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    I have used slits, but sometimes they blend in too well and I have a hard time locating them. So lately I’ve cut a small v notch into the seam allowance. It’s easy to spot and easy to make even after I’ve cut all the pieces out.

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    I need to take up sewing…

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    I use a pattern notcher to notch my paper patterns, and then I trace, usually using chalk or soap (I prefer soap, it goes away easily when you need it to, plus it’s a nice way to use up that last sliver of the soap bar!). I’ve never had a problem with fragile fabrics fraying, but I guess I’d just snip a very small notch.

    I think outwards triangles would really slow me as I’m cutting – right now I cut, and after each continous line, I go back and make sure I snip the notches on that side. There is a rythm to is I guess!

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      I’ve never heard of using a bar of soap as chalk. What a great idea.

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      I tried using soap, but it didn’t mark clearly. Either the fabric wouldn’t take the color, or I couldn’t get enough of an edge on the soap and the lines were broad and inaccurate.

      I used a chalk/washable pencil (or a real pencil if I don’t care about leaving marks). I was taught to do the outside triangles, but it took too long and, therefore I was inaccurate with it.

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    I’m another chalk marker. I just add some lines where it’s needed. It’s pretty easy, but that hole puncher seam marker sure looks cool.

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    Rochelle New

    I draw the triangles to the inside with chalk. No cutting involved, and it takes the same amount of time to do if you’re tracing your patterns anyways. 🙂

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    I cut little slits, even in tiny seam allowances. (I the outside triangles for years, though, as that’s how older commercial patterns used to look before they were multi-sized, but ha, the less corners I have to cut, the better!) If the sa is small or fabric super ravel-y I’ll mark a chalk dot near the edge. I love those pattern notchers!

    Hope you had a great trip!

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    I draw them outwards as I’m tracing and then cut them that way as well; better safe than sorry 😉

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    Chalk or pins. Usually pins ’cause they’re most likely to be on hand when I’m already pinning pattern pieces to fabric. For some reason I dislike having to clip with scissors. Maybe I’m just too lazy to go find my scissors. I think laziness dictates most of choices when I’m sewing.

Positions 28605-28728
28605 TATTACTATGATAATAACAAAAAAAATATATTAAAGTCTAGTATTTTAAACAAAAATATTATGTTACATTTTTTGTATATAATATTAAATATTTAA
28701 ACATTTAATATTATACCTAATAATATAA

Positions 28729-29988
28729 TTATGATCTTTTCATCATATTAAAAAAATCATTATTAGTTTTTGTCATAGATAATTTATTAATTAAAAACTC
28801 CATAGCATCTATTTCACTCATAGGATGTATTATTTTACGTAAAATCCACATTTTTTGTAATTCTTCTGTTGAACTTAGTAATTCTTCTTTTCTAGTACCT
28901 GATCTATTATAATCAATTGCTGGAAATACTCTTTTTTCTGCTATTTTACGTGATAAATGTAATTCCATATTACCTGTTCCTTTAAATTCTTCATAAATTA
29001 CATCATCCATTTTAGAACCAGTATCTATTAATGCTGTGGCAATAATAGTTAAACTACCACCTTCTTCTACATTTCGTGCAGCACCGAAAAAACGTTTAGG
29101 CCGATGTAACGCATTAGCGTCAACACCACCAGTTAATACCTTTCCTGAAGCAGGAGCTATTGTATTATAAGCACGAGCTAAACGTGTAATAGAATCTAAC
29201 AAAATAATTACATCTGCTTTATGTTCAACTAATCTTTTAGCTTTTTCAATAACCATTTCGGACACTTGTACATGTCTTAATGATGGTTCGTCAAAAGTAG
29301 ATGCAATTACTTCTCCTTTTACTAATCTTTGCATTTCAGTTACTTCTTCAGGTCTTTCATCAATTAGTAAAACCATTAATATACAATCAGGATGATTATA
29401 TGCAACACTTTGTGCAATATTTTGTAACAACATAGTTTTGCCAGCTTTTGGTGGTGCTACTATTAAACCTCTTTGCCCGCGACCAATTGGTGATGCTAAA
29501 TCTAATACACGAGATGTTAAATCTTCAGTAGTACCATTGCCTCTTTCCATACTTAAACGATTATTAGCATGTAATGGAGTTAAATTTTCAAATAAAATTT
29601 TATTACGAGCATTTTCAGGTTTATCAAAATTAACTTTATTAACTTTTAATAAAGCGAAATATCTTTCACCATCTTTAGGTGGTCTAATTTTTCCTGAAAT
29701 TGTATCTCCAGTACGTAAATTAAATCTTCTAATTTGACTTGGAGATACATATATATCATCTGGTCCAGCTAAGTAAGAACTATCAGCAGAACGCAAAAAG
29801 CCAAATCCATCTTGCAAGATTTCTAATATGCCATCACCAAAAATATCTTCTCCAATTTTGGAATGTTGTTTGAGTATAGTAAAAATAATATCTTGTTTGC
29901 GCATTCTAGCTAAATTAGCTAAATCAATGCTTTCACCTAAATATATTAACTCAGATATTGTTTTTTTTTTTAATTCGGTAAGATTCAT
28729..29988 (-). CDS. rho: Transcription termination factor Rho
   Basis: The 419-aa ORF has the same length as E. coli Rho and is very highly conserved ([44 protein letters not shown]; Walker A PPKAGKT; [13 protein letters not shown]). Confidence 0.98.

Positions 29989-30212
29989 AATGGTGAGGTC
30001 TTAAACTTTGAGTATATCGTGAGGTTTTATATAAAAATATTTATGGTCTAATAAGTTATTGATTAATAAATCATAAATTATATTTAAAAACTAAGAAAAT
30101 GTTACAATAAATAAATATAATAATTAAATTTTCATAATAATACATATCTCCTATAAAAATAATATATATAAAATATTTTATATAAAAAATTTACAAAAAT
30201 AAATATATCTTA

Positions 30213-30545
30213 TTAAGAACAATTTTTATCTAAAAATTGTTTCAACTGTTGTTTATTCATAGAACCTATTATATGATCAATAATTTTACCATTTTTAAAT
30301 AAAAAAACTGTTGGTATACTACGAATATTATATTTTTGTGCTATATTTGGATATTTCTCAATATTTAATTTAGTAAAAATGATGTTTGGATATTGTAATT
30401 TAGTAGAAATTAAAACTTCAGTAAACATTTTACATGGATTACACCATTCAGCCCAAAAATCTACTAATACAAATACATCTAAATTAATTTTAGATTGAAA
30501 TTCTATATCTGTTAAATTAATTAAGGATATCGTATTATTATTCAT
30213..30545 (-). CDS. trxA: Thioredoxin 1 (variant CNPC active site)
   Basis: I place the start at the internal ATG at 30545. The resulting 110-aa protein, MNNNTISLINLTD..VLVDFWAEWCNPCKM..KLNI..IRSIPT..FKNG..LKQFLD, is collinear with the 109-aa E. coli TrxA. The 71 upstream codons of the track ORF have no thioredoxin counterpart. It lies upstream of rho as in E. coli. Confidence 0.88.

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    Sewing Princess

    I never marked notches because they are hardly there in Burda patterns and I was not taught in my sewing course. I find notches are more present in US/UK patterns. So…I can happily do without actually although I find them useful. When there are notches I snip into the seam allowance.
    Ah, and I also use soap instead of chalk…it’s much more flexible.

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    I’m pretty snip-happy when it comes to notches. In school they always taught knits have the outward triangle ones but they’re a PITA to cut around.

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    That is one very overpriced notcher. This place has the same thing for $12 http://www.pgmdressform.com/pattern-making-supplies-pattern-making-tools-c3_75/pattern-notcher-steel-design-801a-p90.html No affliation.

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    I’ve been sewing for about 7 decades. My great-grandfather was a prominent tailor in the city where I was born (but we moved, so I never saw his shop or how he worked — only knew that sewing is in my DNA). My mother taught me to sew and also taught other women in adult evening class for many years. She always clipped actual V-shaped notches into the seam allowance, and I followed suit. In HS home ec classes, I had to change this habit and cut outward as shown in the first example above, but as soon as I was out of home ec, I went back to my mother’s method. As an exhuberant teen-age sewist, I did manage to cut huge notches in the SA of some flannel pajamas — that left holes in the seams after stitching. After that boo-boo, I was always more careful.

    Today I cut very small slits into the SA (tho I might use a marker if I were sewing something like silk brocade, fine chiffon, or similar). Have never had a problem since that first goof when I was in my teens.